Corruption scandal moves in on UAW President Gary Jones
2 November 2019
United Auto Workers President Gary Jones is implicated in new charges filed Thursday by federal prosecutors against another top UAW official. The charges focus on the alleged embezzlement of more than $1.5 million in workers’ dues money to finance the purchase of luxury items and activity.
The latest allegations follow the UAW’s shutdown of the GM strike with an agreement, pushed through over widespread opposition, that meets all the company’s demands. The contract allows for the unlimited expansion of temporary workers and sanctions the shutdown of three plants, including Lordstown Assembly in Ohio.
On Friday, UAW executives gathered in Detroit rubber-stamped an agreement with Ford that follows the “pattern” at GM. The UAW is now scheming to ram through this contract before moving on to Fiat Chrysler.
The latest indictments further expose the nature of the organization that is supposedly bargaining on behalf of workers. The UAW is a bribed tool of corporate management, run by corrupt criminals whose incomes, official and embezzled, put them in the top one percent of the population.
The new charges filed in the US District Court in Detroit directly indict Edward N. Robinson, who allegedly worked with Vance Pearson and an individual identified as UAW Official A to embezzle more than $1.5 million between 2010 and September 2019, when Robinson left the UAW. “UAW Official A” has been identified by multiple media publications as Jones, based on sources close to the investigation.
Robinson was the president of the UAW Region 5 Midwest States Community Action Program (CAP) in Missouri, where Jones was the director until 2018. Pearson was Jones’ second-in-command at Region 5, until he took over the position of director after Jones was appointed UAW President.
A report in the Detroit Free Press gives a sense of the mafia character of the UAW: “The paperwork paints a dramatic picture of union officials concerned about the federal investigation, with references to a ‘burner phone,’ and assurances by Jones, as official A, allegedly telling Robinson that one of his relatives would be taken care of if he took responsibility for the embezzlement.”
Robinson is expected to cooperate with investigators, meaning that charges against Jones himself are likely forthcoming. Jones’ home was raided by the FBI in August, and a neighbor reported that he saw officials exiting the house with large sums of cash.
The complaint states that the UAW executives used the funds to fuel their “lavish lifestyles,” including through the use of fraudulent vouchers to finance “cigars, private villas, high-end liquor and meal expenses, golfing apparel, golf clubs and green fees.”
One instance of the criminal activity allegedly involved $700,000 in cash that was split between Robinson and Official A, or Jones.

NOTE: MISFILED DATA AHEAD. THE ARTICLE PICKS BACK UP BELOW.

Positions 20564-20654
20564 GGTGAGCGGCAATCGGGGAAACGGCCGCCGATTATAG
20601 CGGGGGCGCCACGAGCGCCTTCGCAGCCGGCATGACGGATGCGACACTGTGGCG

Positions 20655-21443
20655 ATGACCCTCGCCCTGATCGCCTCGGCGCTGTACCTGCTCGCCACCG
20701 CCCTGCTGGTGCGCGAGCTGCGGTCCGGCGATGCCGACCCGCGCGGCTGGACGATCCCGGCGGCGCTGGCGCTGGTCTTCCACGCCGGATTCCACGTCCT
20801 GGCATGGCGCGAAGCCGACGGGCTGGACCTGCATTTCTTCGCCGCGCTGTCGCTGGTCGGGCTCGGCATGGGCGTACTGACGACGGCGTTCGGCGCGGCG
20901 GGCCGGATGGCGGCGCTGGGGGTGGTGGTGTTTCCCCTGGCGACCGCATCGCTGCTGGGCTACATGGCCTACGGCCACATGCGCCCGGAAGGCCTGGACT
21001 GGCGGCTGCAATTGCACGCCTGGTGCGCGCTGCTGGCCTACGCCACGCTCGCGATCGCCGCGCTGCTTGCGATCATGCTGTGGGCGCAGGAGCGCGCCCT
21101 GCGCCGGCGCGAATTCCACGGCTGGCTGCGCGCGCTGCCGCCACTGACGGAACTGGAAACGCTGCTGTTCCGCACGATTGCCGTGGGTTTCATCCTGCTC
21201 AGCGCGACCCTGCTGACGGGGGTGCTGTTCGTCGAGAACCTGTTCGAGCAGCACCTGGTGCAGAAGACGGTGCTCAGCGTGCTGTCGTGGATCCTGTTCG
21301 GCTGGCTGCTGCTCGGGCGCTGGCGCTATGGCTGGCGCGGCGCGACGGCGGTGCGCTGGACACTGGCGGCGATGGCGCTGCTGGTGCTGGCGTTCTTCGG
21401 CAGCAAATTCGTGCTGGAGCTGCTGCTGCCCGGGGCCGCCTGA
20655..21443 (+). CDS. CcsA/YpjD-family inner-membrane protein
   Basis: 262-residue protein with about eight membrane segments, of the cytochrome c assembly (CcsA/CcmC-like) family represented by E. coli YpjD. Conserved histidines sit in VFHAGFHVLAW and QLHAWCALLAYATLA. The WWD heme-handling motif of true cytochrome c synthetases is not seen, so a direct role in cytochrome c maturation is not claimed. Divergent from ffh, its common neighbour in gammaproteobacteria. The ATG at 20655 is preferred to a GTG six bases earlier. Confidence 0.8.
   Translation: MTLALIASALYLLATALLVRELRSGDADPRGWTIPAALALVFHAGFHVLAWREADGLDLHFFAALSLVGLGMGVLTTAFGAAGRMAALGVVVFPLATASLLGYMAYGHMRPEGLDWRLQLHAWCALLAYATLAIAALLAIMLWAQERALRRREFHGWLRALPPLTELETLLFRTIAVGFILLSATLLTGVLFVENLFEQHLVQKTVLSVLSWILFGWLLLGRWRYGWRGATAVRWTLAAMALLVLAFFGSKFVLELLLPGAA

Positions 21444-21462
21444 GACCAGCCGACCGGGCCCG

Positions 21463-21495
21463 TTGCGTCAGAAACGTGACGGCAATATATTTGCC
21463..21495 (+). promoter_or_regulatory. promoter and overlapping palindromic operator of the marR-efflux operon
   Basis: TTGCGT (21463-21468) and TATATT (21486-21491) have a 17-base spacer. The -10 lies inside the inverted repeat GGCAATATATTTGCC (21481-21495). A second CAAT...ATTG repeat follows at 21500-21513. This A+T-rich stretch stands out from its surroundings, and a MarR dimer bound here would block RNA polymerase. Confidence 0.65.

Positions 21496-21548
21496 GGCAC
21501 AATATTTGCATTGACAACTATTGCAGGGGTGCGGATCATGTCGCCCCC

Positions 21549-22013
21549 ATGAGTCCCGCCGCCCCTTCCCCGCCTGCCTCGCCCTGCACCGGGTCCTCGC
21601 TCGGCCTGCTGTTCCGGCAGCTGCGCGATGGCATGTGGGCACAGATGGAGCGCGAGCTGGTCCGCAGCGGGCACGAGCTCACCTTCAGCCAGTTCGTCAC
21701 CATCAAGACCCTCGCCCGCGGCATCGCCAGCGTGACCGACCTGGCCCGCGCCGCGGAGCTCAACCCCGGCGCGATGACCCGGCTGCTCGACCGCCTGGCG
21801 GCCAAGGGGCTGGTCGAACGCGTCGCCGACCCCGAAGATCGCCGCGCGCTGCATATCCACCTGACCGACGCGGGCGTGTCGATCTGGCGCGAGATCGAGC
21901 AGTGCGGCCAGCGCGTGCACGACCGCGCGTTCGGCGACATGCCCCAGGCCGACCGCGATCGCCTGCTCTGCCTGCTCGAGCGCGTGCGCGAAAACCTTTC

The UAW issued a statement along the lines of each of its official responses to the expanding corruption probe. “We take any allegation or claim about the misuse of union resources very seriously,” it said. “The UAW is grounded in the principle of putting our members first, and that belief has never wavered.”
In fact, as the latest round of contracts demonstrates, the UAW exists as a criminal conspiracy against autoworkers.
Robinson is the twelfth person, including many top UAW officials, directly charged in the federal investigation. Former UAW President Dennis Williams, who was replaced by Jones last year, has also been implicated in various schemes, though he has not been officially charged.
In July of last year, Nancy Johnson, the top assistant to former UAW Vice President Norwood Jewell, told investigators that Williams directed top UAW executives to use funds from the UAW-company joint training centers to spend on personal items and travel.
The investigation into the UAW began with charges that then-Fiat Chrysler (FCA) chief negotiator Alphons Iocobelli made payments to UAW officials, including then-UAW Vice President for FCA General Holiefield, “to obtain benefits, concessions, and advantages for FCA in the negotiation, implementation, and administration” of contracts.
Officials previously implicated in bribery, including Johnson, Williams, Jewell, Holiefield, Virdell King, and Keith Mickens, were involved in agreeing to and forcing through contracts in 2007, 2009 and 2015. From a legal standpoint, these contracts should be considered null and void, as they were negotiated by individuals receiving bribes from the companies.
The same, however, holds for the present contract. As the indictments implicating Jones make clear, the entire officialdom of the UAW has been involved in corrupt practices at the expense of the workers they claim to represent.
It is impossible for workers to defend their interests through this criminal syndicate. Nor can workers rely on federal prosecutors to “reform” the UAW. One of the aims of the corruption investigation has been to create an added incentive for UAW executives to ram through pro-company deals over mass opposition, or, if this fails, to implement some sort of receivership to allow the government to directly intervene on behalf of the companies.
To fight for their interests, workers must establish new, democratic rank-and-file organizations completely independent of the UAW. The WSWS Autoworker Newsletter urges workers to elect factory committees to mobilize all autoworkers to oppose the current contracts and overturn the decades of UAW-backed concessions.
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